15
\$\begingroup\$

With the new 5e book, Tasha's Cauldron of Everything, there exists a new feat: "Telekinetic (emphasis mine)"

You learn to move things with your mind, granting you the following benefits...

  • As a bonus action, you can try to telekinetically shove one creature you can see within 30 feet of you. When you do so, the target must succeed on a Strength saving throw (DC 8 + your proficiency bonus + the ability modifier of the score increased by this feat) or be moved 5 feet toward or away from you. A creature can willingly fail this save.

My idea with this feat is that as a bonus action, you can presumably break your teammates from any grapple. As to the reason I bring up the definition of grapple from the appendix in Players Hand Book.

  • The condition also ends if an effect removes the grappled creature from the reach of the grappler or grappling effect, such as when a creature is hurled away by the thunderwave spell.

My interpretation of Grapple is that if I, a wizard, cast thunderwave/thunderstep/lightning-lure/telekinesis on a teammate, in such a way that, assuming they failed the save, they would be pushed/pulled out of reach of the grappler then grapple would be broken and the grappler has no way of contesting this.

The caveat with Telekinetic feat however is that the person being affected by the telekinetic push/pull can willingly fail. Therefore no check has to be made.


My friend group is in a bit of pickle over this.

I think, as per RAW, the grappler gets no chance to maintain grapple at all and the whether the grapple-e gets moved or not is based purely on if they pass or fail the saving throw of the spell. It's just in the case of telekinetic they can voluntarily fail.

Some in my friend group believe that the save should be against the grappler, and not the grapple-e. Which then raises the question, does the grappler have to make the save (they aren't being targeted by the spell, and is unfair to the caster/grappler depending on the saves and modifiers) or does the grappler contest the save by performing an athletics to maintain (this seems ridiculous unfair to the caster).

Furthermore, what if I target the grappler with Telekinetic, they fail, do they then get a chance to maintain grapple and pull their grapple-e with them? Or does them holding onto the grapple-e cause them not be moved because moving grapple-e halves your movement and telekinetic moves them a total distance of 5 which is halved to zero.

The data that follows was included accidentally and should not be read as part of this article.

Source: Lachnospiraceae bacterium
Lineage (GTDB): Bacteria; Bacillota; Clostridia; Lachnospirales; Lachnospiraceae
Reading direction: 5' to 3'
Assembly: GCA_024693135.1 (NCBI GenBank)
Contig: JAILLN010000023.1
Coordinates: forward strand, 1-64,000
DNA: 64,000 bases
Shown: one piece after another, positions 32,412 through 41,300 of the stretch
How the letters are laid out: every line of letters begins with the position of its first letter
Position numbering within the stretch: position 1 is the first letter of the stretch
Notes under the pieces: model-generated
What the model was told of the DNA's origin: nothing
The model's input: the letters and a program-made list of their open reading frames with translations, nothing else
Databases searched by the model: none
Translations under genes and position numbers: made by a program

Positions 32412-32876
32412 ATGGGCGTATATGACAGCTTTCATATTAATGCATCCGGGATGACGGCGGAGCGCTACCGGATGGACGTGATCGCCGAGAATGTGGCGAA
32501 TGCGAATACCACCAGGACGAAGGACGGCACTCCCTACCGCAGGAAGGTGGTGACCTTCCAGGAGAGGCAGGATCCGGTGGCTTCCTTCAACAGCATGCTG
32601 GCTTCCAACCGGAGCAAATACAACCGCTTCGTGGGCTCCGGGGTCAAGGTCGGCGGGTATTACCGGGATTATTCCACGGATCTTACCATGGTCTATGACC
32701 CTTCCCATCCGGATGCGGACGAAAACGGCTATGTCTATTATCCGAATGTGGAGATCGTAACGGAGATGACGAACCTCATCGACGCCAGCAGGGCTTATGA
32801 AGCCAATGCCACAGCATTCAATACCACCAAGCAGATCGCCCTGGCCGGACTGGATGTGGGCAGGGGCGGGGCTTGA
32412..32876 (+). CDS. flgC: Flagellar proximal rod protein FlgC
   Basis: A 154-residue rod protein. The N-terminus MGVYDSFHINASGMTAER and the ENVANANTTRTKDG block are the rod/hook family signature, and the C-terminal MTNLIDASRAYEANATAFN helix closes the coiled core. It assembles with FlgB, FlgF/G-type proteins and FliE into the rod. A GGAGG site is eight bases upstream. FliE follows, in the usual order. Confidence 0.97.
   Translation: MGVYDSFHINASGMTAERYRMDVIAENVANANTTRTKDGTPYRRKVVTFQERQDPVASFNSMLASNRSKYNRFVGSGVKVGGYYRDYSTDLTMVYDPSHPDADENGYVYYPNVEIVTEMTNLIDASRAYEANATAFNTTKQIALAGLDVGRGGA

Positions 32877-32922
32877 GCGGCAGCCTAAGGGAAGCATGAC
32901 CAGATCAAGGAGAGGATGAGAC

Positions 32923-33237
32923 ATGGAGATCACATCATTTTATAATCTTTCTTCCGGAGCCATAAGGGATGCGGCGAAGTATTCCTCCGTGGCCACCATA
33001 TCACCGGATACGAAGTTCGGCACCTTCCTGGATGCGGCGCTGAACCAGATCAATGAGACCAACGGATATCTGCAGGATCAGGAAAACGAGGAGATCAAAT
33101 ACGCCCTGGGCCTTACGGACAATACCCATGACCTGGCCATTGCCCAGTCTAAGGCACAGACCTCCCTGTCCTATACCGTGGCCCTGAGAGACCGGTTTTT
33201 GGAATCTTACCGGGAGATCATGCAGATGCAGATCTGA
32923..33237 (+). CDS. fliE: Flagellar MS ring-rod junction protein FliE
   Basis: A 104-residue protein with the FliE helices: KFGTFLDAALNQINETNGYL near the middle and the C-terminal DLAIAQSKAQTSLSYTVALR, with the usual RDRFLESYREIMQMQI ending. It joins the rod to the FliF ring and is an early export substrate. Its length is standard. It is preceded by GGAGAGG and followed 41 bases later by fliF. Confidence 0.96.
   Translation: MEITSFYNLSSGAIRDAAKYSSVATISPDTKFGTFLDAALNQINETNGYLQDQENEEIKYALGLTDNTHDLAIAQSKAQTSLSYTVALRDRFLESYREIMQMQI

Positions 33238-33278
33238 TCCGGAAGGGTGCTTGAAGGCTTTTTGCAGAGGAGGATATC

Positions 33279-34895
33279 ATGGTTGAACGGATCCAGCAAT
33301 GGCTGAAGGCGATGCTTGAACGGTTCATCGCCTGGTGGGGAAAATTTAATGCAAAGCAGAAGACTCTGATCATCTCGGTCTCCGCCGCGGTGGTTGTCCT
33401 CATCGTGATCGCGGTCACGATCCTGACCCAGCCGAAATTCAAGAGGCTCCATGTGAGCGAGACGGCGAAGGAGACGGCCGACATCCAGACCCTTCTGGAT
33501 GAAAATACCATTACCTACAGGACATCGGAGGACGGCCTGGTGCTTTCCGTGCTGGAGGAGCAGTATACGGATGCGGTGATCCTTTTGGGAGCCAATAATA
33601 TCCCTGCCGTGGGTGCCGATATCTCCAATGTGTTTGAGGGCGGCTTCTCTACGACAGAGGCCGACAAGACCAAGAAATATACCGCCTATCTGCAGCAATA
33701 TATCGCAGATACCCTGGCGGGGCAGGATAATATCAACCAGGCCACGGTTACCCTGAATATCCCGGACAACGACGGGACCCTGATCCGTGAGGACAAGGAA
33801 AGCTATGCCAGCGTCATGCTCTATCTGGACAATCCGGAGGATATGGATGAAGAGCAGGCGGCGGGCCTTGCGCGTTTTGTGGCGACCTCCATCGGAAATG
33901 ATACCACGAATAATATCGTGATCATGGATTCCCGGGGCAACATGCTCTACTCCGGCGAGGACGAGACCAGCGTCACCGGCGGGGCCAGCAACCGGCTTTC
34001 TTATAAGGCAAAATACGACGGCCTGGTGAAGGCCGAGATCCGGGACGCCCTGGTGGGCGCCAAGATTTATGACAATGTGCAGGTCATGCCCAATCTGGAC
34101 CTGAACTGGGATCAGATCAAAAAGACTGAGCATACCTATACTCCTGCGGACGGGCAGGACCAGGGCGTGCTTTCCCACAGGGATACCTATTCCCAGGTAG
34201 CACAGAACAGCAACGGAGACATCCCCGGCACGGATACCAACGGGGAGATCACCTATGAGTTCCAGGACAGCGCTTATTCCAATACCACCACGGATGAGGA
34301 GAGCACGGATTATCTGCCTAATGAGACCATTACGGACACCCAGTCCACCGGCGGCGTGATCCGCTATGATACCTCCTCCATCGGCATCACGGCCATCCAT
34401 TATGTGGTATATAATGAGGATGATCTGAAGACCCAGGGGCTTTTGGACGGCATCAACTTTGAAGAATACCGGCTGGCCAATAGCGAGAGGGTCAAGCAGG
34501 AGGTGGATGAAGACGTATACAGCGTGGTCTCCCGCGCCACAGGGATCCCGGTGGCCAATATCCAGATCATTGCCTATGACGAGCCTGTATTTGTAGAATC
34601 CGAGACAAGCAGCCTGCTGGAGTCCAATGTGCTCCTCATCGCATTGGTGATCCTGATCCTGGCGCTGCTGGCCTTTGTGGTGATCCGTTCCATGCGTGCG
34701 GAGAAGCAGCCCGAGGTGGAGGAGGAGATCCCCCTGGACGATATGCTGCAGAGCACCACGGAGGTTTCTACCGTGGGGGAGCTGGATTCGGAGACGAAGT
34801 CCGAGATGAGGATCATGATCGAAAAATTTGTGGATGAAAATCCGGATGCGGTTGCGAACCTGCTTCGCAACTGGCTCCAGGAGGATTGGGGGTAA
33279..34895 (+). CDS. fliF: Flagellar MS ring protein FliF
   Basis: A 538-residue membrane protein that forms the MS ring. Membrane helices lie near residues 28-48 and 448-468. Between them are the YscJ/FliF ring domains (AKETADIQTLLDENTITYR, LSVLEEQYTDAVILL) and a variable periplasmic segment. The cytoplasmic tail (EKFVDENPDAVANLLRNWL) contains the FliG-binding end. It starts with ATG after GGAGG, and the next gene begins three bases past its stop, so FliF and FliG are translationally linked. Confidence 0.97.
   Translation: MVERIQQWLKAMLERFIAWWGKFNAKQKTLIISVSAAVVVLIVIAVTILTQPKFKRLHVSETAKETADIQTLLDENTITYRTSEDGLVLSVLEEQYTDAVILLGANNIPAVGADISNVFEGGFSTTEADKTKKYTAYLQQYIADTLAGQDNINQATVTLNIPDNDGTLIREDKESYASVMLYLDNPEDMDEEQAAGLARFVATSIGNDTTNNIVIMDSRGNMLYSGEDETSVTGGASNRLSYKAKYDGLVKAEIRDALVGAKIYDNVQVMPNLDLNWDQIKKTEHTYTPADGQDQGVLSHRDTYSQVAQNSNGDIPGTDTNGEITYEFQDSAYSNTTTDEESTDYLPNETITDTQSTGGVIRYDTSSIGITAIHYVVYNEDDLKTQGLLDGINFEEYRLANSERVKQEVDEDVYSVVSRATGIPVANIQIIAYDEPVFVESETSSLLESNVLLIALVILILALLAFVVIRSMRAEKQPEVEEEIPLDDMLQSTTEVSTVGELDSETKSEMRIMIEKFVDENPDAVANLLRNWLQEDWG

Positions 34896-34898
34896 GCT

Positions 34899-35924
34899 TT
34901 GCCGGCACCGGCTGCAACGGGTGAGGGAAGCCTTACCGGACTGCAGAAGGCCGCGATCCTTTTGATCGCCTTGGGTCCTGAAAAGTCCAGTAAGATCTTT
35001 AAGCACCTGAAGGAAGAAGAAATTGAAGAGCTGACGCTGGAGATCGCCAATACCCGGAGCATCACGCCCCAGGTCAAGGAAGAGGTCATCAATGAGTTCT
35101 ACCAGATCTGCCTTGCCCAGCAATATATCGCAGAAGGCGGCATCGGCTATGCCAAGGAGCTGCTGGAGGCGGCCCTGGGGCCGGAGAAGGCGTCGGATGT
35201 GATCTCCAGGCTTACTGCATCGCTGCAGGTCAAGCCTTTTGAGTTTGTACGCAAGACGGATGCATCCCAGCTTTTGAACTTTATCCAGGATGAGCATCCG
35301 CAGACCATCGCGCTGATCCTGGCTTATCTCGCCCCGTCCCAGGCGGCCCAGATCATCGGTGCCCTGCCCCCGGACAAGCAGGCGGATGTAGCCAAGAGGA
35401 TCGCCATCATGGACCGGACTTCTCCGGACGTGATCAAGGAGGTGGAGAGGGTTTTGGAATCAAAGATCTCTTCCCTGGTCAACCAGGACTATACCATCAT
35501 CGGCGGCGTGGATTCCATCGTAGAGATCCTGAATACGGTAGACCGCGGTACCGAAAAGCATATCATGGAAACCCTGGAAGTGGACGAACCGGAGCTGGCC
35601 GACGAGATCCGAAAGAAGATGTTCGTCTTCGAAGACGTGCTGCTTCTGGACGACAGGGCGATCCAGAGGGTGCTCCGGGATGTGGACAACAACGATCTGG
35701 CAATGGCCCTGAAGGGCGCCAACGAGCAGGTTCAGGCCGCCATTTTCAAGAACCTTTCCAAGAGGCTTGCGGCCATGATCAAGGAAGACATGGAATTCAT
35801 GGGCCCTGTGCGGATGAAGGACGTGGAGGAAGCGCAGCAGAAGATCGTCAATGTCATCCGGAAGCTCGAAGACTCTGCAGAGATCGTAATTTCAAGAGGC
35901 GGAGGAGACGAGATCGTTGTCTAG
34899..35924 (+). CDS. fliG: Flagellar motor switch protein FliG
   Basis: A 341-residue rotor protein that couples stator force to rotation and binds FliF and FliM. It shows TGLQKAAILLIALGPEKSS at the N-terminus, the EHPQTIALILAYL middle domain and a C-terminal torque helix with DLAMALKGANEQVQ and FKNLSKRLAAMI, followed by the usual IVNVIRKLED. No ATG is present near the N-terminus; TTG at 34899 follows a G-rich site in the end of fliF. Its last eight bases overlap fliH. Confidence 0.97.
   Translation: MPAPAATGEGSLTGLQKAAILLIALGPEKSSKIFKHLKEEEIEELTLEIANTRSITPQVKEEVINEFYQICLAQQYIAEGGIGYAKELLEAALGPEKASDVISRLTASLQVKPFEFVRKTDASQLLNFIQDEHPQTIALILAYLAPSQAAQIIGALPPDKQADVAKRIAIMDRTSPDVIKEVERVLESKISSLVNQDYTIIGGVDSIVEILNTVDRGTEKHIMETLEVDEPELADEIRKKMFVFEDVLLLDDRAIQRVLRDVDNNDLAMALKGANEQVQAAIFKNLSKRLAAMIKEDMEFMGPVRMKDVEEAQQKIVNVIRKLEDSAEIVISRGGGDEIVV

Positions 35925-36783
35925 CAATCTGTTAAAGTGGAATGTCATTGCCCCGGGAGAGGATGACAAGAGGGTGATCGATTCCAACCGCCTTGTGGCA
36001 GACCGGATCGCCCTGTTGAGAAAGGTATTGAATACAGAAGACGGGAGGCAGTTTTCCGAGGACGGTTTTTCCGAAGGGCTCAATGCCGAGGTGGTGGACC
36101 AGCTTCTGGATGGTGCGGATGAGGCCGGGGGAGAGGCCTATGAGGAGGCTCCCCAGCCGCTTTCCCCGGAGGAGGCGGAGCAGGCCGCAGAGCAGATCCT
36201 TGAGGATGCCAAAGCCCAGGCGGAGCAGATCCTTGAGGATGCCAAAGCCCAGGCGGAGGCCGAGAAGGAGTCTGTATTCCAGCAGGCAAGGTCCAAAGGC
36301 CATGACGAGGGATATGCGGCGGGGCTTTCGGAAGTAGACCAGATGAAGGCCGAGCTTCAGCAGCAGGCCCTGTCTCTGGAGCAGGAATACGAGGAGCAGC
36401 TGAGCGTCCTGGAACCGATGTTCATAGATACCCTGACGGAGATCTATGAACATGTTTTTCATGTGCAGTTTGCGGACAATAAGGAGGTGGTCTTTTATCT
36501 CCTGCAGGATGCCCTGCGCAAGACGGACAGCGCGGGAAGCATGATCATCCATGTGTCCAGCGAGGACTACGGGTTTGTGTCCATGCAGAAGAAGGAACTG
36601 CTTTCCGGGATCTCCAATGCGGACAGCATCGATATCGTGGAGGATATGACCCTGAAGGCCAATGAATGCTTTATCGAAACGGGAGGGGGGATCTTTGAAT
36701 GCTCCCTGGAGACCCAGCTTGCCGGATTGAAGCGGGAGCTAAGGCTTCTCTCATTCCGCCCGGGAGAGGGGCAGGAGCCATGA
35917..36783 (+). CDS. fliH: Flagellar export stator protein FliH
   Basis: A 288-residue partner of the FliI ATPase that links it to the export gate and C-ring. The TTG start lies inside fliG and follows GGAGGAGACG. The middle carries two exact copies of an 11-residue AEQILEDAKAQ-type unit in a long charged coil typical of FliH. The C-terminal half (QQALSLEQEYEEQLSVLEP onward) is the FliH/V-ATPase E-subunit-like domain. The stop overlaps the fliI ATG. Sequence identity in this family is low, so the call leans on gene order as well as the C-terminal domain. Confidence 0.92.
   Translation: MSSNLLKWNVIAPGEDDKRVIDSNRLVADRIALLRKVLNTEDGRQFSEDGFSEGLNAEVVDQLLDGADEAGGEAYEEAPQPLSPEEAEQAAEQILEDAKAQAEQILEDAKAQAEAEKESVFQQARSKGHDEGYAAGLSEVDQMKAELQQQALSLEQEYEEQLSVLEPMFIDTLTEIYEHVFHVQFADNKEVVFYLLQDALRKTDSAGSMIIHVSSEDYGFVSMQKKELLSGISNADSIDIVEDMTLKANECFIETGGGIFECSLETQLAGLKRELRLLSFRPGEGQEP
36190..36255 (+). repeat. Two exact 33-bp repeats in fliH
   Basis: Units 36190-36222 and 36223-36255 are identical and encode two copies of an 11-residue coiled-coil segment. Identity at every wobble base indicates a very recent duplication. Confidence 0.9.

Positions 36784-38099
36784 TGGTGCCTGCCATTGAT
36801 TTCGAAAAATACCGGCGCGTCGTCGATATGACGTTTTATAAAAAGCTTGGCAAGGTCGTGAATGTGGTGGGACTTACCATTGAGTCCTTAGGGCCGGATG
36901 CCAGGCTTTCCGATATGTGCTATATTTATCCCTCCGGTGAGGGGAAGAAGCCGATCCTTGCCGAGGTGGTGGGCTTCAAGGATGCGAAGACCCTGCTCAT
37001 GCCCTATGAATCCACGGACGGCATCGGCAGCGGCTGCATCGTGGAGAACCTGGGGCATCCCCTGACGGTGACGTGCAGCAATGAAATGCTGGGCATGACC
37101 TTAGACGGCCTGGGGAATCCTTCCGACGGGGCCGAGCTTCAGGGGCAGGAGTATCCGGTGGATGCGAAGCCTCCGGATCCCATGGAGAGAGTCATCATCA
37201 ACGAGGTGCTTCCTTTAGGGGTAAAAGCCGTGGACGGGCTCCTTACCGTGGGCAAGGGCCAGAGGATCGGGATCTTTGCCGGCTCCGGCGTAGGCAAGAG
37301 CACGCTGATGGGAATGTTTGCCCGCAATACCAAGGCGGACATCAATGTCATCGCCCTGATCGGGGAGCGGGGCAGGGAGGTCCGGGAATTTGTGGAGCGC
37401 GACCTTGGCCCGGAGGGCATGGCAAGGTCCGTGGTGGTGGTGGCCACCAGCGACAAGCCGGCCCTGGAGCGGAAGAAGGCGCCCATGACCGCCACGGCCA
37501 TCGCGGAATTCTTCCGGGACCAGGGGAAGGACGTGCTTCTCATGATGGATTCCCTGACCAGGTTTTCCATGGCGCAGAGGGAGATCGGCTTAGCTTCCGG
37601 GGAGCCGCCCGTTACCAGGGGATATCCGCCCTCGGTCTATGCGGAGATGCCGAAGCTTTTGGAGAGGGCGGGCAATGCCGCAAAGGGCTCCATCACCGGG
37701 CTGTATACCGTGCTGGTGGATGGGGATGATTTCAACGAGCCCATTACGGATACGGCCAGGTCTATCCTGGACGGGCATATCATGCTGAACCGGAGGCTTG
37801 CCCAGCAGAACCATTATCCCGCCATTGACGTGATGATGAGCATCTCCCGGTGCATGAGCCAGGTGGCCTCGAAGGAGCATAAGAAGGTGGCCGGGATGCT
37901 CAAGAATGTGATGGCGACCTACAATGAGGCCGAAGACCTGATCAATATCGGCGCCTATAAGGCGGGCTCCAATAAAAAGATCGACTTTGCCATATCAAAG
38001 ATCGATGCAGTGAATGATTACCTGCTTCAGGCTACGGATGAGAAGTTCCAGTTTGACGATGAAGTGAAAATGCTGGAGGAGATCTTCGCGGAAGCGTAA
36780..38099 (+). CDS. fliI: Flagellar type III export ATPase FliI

If grapple-e gets moved with the grappler then it gives an unfair advantage to the caster of the spell as now they're moving two people for one spell.

I would love to know other's opinions on this.

My remark:

The grappler has no say in contesting the forced movement of the grapple-e by an external spell. Its purely between the grapple-e, who is being affected by the spell, and the person casting the spell.

\$\endgroup\$
2
17
\$\begingroup\$

When targeting the grappled creature, the grappler is powerless to prevent this.

The third bullet of Telekinetic states:

As a bonus action, you can try to telekinetically shove one creature you can see within 30 feet of you. When you do so, the target must succeed on a Strength saving throw (DC 8 + your proficiency bonus + the ability modifier of the score increased by this feat) or be moved 5 feet toward or away from you. A creature can willingly fail this save.

So you target your ally, who is being grappled, and they can willingly fail the save. Next, they are moved 5 feet toward or away from you. If this movement takes them out of reach of the grappler, the grapple ends.

There is nothing the grappler can do about this, since the grappled condition says:

The condition also ends if an effect removes the grappled creature from the reach of the grappler or grappling effect, such as when a creature is hurled away by the thunderwave spell.